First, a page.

Have you failed the CISSP exam recently? Have you been procrastinating? Do you keep putting it off and putting it off - claiming that you will start studying for the exam when you have more time? It’s finally 2019 and the pass rate for this exam has dropped significantly over the last few months of 2018, but do not get discouraged! In this post I will go over some of the changes and testing strategies to help anyone who has a goal of passing the CISSP exam this year.
Let’s start by looking at the test format.
Since December 18th, 2017 all English CISSP exams have been administered in a Computer Adaptive Testing (CAT) format.
Let's take a look at the important things to think about
- The passing score is the same.
You still need to score 700 out of 1000 to pass the CISSP exam.
- You can still take breaks.
You can step away from the computer, stretch your legs and clear your mind before returning to the questions.
- The CISSP exam takes half the time.
You’ll need to manage your time wisely – just as before – as the time limit for the CAT format is three hours, as opposed to six with the linear exam. But don’t panic! Instead of 250 items, the CAT format is down to 150 – at the most. And if you really know your stuff, you could pass the exam in as little as 100 questions.
- Take it one question at a time.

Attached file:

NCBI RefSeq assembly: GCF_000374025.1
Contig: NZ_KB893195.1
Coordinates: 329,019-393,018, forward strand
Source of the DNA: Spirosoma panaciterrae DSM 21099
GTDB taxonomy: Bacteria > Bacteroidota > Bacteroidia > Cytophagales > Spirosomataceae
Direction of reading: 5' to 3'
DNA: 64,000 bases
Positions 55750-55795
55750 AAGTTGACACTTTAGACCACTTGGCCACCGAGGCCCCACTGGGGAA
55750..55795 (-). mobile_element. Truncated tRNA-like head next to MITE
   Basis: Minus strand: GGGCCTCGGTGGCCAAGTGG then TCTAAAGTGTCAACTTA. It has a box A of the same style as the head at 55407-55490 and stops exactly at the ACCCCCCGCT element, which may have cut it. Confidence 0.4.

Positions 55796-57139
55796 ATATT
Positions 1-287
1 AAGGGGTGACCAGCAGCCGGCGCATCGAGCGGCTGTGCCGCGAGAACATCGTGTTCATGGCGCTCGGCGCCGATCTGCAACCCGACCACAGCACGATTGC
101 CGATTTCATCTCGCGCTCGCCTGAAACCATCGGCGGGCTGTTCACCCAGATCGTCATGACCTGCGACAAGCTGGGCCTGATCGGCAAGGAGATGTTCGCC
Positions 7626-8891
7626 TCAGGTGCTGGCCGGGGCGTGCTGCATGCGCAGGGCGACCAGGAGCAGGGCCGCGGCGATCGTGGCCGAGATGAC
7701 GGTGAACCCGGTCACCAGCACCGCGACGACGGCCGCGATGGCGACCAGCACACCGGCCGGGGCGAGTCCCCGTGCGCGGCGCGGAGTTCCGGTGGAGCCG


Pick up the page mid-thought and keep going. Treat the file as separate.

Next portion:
CISSP CAT is a more precise and efficient evaluation of your competency. Following your response to an item, the CAT scoring algorithm will re-estimate your ability based on the difficulty of all items presented to you and all the previous answers provided for those items. Because the CISSP CAT exam is a variable-length computerized adaptive examination and the difficulty of items presented to you is based on your previous responses, item review is not permitted. Once you finalize an answer, it may not be reviewed or changed.
Exam objectives have changed slightly.
On April 15, 2018, ISC² implemented a new set of objectives for the Certified Information Systems Security Professional (CISSP) exam. The goal of the update was to keep the exam relevant to the latest technologies, standards and processes in information security, so the certification will remain valuable.
Let’s take a look at the eight (8) domains of knowledge that make up the CISSP exam. In the following table, we show the previous 8 domains and the new set. The last column shows the weight of each domain — the percentage of questions in the exam that cover that domain — and the change from the previous version of the exam.
Subjects to consider reading about
In addition to the materials that students have traditionally used to prepare for the CISSP exam, I would recommend that you consider reading over the following subject areas:
- You should also consider reading over the basics of GSM encryption:
- You should consider reading about agile software development
- You should consider reading about TLS/SRTP
- You should consider reading about the different threat modeling methodologies
- You should consider reading about EAP
I hope you found this blog post helpful. I tried to give you information you would find useful if you are going to use self-study as your primary method to prepare for the CISSP exam. If you are interested in taking a class to prepare for the CISSP exam - then I think you should consider Secure Ninja. We offer a CISSP bootcamp, and we have a 95% first time pass rate.
Click the link below to find out more about the Secure Ninja CISSP bootcamp: